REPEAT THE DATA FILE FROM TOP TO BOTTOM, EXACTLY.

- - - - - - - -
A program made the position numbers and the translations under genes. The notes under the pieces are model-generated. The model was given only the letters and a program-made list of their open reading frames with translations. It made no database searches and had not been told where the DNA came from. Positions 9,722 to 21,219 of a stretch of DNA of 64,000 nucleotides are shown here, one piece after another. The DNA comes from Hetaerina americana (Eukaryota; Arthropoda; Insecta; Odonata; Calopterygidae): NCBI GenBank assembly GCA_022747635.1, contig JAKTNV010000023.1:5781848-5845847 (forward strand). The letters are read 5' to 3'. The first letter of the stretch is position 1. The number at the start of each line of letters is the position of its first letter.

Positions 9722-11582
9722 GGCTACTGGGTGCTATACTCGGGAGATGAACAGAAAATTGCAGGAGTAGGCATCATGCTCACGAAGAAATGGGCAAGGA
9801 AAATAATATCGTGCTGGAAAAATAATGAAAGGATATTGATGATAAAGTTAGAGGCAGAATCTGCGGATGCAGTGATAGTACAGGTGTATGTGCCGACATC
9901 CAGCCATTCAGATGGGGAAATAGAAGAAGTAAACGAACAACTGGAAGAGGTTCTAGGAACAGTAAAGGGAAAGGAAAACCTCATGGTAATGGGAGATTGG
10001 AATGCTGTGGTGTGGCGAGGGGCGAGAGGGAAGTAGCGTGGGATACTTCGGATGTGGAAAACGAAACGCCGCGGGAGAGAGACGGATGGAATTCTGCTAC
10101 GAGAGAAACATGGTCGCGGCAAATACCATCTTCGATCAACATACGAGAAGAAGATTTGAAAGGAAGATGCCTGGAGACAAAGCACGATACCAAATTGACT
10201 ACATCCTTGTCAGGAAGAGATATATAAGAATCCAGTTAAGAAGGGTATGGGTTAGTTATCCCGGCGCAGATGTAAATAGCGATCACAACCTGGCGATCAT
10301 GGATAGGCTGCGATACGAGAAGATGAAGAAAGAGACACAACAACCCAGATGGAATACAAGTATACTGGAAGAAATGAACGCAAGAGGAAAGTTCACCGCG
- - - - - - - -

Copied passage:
A program made the position numbers and the translations under genes. The notes under the pieces are model-generated. The model was given only the letters and a program-made list of their open reading frames with translations. It made no database searches and had not been told where the DNA came from. Positions 9,722 to 21,219 of a stretch of DNA of 64,000 nucleotides are shown here, one piece after another. The DNA comes from Hetaerina americana (Eukaryota; Arthropoda; Insecta; Odonata; Calopterygidae): NCBI GenBank assembly GCA_022747635.1, contig JAKTNV010000023.1:5781848-5845847 (forward strand). The letters are read 5' to 3'. The first letter of the stretch is position 1. The number at the start of each line of letters is the position of its first letter.

Positions 9722-11582
9722 GGCTACTGGGTGCTATACTCGGGAGATGAACAGAAAATTGCAGGAGTAGGCATCATGCTCACGAAGAAATGGGCAAGGA
9801 AAATAATATCGTGCTGGAAAAATAATGAAAGGATATTGATGATAAAGTTAGAGGCAGAATCTGCGGATGCAGTGATAGTACAGGTGTATGTGCCGACATC
9901 CAGCCATTCAGATGGGGAAATAGAAGAAGTAAACGAACAACTGGAAGAGGTTCTAGGAACAGTAAAGGGAAAGGAAAACCTCATGGTAATGGGAGATTGG
10001 AATGCTGTGGTGTGGCGAGGGGCGAGAGGGAAGTAGCGTGGGATACTTCGGATGTGGAAAACGAAACGCCGCGGGAGAGAGACGGATGGAATTCTGCTAC
10101 GAGAGAAACATGGTCGCGGCAAATACCATCTTCGATCAACATACGAGAAGAAGATTTGAAAGGAAGATGCCTGGAGACAAAGCACGATACCAAATTGACT
10201 ACATCCTTGTCAGGAAGAGATATATAAGAATCCAGTTAAGAAGGGTATGGGTTAGTTATCCCGGCGCAGATGTAAATAGCGATCACAACCTGGCGATCAT
10301 GGATAGGCTGCGATACGAGAAGATGAAGAAAGAGACACAACAACCCAGATGGAATACAAGTATACTGGAAGAAATGAACGCAAGAGGAAAGTTCACCGCG